Editor: I offer thanks to U.S. Rep. Gerry Connolly and other members of Congress for supporting a funding measure that includes an increase of $350 million for Alzheimer’s and dementia research at the National Institutes of Health, bringing the total annual research funding to more than $2.8 billion and including $10 million in the appropriations package to implement the first year of the BOLD [Building Our Largest Dementia[ Infrastructure for Alzheimer’s Act to further address public health concerns.

Together, these FY2020 appropriations help to support the Alzheimer’s Association’s vision of a world without Alzheimer’s and dementia. Now the most expensive disease in the U.S., with a total cost to taxpayers of $290 billion in 2019, there are more than five million Americans with Alzheimer’s today, and more than three times that many are projected in 2050. Added to that are more than 16 million caregivers currently providing unpaid care.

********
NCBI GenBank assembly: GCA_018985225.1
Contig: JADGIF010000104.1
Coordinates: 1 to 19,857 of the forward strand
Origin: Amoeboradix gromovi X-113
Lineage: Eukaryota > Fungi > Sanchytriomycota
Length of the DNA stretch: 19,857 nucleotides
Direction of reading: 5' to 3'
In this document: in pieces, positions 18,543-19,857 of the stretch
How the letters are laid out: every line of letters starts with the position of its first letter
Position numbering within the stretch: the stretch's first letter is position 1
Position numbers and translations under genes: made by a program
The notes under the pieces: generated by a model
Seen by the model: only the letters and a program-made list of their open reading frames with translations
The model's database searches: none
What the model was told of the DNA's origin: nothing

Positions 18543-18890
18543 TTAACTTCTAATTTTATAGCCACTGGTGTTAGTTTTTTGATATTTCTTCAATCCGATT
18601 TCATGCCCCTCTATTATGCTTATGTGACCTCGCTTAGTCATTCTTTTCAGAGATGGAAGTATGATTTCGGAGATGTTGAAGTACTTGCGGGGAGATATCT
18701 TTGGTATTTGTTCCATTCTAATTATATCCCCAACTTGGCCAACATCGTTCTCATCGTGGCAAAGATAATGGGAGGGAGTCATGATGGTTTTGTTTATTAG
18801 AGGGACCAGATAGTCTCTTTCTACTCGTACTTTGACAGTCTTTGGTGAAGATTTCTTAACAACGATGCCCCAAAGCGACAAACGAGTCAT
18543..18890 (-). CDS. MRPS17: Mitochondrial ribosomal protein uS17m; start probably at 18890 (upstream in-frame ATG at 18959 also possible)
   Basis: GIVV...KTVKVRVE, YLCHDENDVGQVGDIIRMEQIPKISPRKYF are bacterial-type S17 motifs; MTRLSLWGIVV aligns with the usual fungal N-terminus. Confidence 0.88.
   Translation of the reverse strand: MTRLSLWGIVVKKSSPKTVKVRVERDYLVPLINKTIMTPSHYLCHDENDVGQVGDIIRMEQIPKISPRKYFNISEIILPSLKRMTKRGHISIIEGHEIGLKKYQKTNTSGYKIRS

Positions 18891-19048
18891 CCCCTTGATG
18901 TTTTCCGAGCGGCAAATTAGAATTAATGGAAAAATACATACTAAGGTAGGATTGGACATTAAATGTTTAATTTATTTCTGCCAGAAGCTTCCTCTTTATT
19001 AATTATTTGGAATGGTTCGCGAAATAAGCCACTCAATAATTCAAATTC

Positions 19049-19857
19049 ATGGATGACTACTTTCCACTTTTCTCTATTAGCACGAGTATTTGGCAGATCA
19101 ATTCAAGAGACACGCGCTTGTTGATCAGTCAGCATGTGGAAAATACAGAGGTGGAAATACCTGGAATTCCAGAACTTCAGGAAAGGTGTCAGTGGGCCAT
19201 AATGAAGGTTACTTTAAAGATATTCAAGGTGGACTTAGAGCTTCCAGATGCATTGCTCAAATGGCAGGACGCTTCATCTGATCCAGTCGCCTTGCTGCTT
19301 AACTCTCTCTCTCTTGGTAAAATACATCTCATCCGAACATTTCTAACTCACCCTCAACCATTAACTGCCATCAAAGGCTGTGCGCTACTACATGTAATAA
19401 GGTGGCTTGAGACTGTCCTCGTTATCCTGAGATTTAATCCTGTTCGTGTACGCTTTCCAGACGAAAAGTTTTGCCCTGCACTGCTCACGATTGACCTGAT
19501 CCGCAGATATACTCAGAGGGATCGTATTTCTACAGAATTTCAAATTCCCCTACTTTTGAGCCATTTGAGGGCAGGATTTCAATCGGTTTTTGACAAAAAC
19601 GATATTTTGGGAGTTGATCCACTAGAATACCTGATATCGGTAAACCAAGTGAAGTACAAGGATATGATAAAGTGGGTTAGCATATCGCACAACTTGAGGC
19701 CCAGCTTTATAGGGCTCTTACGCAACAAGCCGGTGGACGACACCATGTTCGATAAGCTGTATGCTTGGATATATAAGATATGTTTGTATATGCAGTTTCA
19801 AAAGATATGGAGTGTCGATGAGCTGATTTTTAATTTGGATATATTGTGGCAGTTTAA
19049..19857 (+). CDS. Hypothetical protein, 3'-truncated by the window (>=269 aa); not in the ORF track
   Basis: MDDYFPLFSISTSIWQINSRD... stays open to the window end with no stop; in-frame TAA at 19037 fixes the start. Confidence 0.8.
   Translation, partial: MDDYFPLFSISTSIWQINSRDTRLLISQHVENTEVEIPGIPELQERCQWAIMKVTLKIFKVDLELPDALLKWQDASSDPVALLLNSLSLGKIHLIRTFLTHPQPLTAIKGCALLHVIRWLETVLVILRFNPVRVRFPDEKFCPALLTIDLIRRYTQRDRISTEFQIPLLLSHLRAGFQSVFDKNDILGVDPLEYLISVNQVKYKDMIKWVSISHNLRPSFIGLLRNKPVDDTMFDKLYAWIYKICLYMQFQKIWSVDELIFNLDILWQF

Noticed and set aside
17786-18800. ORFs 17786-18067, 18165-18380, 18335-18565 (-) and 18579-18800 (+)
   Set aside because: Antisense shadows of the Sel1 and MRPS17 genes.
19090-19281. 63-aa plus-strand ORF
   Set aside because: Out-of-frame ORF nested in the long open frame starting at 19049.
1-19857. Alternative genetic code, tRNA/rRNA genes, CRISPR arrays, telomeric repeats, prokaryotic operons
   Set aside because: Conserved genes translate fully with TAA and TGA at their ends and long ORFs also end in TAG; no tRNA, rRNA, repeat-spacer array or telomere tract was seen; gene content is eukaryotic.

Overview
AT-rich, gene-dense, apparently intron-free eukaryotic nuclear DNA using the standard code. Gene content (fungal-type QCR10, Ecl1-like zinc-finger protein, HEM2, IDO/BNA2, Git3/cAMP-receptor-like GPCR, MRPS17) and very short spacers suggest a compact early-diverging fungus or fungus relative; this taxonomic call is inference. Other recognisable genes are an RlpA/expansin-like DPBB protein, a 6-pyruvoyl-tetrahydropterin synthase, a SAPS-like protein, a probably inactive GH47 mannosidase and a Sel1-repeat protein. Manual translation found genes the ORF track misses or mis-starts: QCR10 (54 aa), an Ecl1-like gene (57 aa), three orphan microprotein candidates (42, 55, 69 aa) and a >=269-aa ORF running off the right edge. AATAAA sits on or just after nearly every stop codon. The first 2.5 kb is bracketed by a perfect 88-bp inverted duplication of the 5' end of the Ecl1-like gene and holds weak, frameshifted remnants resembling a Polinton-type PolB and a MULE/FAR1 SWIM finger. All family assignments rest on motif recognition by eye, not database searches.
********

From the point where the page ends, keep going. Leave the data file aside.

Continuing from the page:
There is still much more we need to accomplish to vanquish all forms of dementia. I lost my father to Younger Onset Alzheimer’s in 2015 after a long struggle, with getting a proper diagnosis, treatment, and then finding an appropriate memory-care facility when he was no longer safe at home. Families face extreme challenges in caring for their loved ones with Alzheimer’s and other dementias.

If you need more information, please call the Alzheimer’s Association toll-free at (800) 272-3900.

Michelle Alonso, Vienna

Alonso is an Alzheimer’s Association volunteer ambassador.

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